So we brought in a third collaborator: a mutual colleague named Anastasia Wilson (originally from D.C., now in Atlanta).
The three of us were talking about Macbeth and the themes of violence and ambition and blood. We were really interested in the character of Lady Macbeth and the witches, and how these two central character groups are essentially ostracized from womanhood. She says “Unsex me here/ I am not a woman” I am so ambitious that I can’t possibly be a woman anymore.
The witches are described as old crones. They’re clearly post-menstrual or post-menopausal and not even allowed to be in the city. They’re banished to Birnam Wood. They have a different kind of power that is so terrifying to the men in the city that they have to be banished.
Anastasia then said “I think that this play is about menstruation.”
The piece is devised theater. One of the core tenets is that you don’t start with a script. You start with people in the room. The people say “What about this/ what about that?” and you say “Yes!” and you follow the impulses. So Anastasia said, “I think this is about menstruation.”
And we agreed, “Yeah, okay! Let’s follow this trail.”
We did some work and some creation within ourselves. And we decided to talk to more people who menstruate.
How did you collect this information?
We got a grant from the DC Commission on the Arts and Humanities to meet with menstruating people.
We had “period circles”, in-person conversations about menstruation, really open conversations. We also had an online survey for people who didn’t have the time or were perhaps too embarrassed to discuss periods publicly. So, within the survey, we found a lot of themes of shame and silence and lack of knowledge sharing, which wasn’t surprising, but it was pretty stunning to see it reflected survey after survey.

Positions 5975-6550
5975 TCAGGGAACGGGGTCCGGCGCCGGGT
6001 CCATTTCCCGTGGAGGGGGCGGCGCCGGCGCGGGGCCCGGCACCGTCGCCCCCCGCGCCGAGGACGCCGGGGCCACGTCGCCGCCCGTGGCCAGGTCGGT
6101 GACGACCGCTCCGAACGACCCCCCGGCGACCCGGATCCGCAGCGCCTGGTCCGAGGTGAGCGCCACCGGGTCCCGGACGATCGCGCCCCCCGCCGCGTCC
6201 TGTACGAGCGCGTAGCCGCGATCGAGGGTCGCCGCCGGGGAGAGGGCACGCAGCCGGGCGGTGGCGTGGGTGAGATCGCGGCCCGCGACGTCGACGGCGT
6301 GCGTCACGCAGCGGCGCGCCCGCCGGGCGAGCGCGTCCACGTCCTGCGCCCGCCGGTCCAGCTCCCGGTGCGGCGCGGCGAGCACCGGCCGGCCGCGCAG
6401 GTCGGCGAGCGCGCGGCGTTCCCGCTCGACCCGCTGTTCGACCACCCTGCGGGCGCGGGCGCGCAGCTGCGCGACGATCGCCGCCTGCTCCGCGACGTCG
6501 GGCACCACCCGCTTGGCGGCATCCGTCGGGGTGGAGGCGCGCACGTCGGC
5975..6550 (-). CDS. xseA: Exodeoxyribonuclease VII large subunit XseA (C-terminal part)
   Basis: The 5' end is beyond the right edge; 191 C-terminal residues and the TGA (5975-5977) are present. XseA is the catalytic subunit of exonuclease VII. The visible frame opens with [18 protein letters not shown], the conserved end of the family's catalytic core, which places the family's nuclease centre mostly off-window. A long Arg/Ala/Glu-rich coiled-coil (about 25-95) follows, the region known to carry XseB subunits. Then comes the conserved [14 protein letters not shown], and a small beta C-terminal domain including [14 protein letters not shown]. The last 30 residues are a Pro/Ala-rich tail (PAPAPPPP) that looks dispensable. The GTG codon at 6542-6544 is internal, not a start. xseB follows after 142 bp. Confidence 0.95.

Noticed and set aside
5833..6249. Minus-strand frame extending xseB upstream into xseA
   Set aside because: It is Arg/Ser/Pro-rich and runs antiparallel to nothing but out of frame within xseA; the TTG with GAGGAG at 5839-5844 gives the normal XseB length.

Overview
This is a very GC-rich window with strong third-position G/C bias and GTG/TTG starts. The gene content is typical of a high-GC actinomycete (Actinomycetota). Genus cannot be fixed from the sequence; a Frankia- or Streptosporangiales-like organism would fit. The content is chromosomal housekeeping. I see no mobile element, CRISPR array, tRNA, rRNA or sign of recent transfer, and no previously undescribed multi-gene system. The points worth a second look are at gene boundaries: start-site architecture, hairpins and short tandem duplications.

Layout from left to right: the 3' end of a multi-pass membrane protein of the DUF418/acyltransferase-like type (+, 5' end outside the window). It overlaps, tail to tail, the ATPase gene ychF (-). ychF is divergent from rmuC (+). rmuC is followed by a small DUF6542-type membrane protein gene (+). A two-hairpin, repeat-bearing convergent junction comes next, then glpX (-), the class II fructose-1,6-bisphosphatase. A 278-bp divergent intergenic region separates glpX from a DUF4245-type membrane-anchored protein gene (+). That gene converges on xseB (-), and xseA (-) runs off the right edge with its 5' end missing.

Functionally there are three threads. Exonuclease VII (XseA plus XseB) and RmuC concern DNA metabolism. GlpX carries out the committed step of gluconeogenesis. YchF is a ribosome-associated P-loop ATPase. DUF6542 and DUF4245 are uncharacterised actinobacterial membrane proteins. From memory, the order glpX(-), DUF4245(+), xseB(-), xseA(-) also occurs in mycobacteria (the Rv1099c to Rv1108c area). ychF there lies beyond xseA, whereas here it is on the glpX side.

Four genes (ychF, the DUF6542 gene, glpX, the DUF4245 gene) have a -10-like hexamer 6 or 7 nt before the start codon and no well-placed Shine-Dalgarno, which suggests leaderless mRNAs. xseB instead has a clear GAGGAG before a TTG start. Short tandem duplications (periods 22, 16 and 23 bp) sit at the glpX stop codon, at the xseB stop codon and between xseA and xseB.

So within this Grant period making connections, I started making connections with people who were working on the forefront towards menstrual equity. I’m embarrassed to say I never thought about how people manage their period when they are homeless. And I learned about the tax that’s placed on tampons. It’s considered a luxury item, for women, for transgender and non-binary people who menstruate who are already experiencing a wage gap, and earn much lower salaries than most men. It’s already a double tax. So you start the see the myriad of tiny ways: just because you happen to be born with your body working a particular way that there is the inability to care for oneself.
The Welders’ production of LadyM closes July 27, 2019. Details and tickets
What are the messages that the audiences are taking with them from watching LadyM?
For me, as an artist and a creator, that’s a heavy question.
It assumes a kind of control over people that I don’t feel like I have. And I think that there’s an arena of art-making where the goal is to make your message crystal-clear. To give a very particular message to an audience.
Especially because this piece of devised theater uses movement as text. More than we used text as text. We use movement. We use music. We use performative actions. We use interactions with props all as scripting materials. We use all of those as writing. Part of the idea of writing with image or writing with action, or writing with the body, can be a little more open than a kind of explicit story-telling.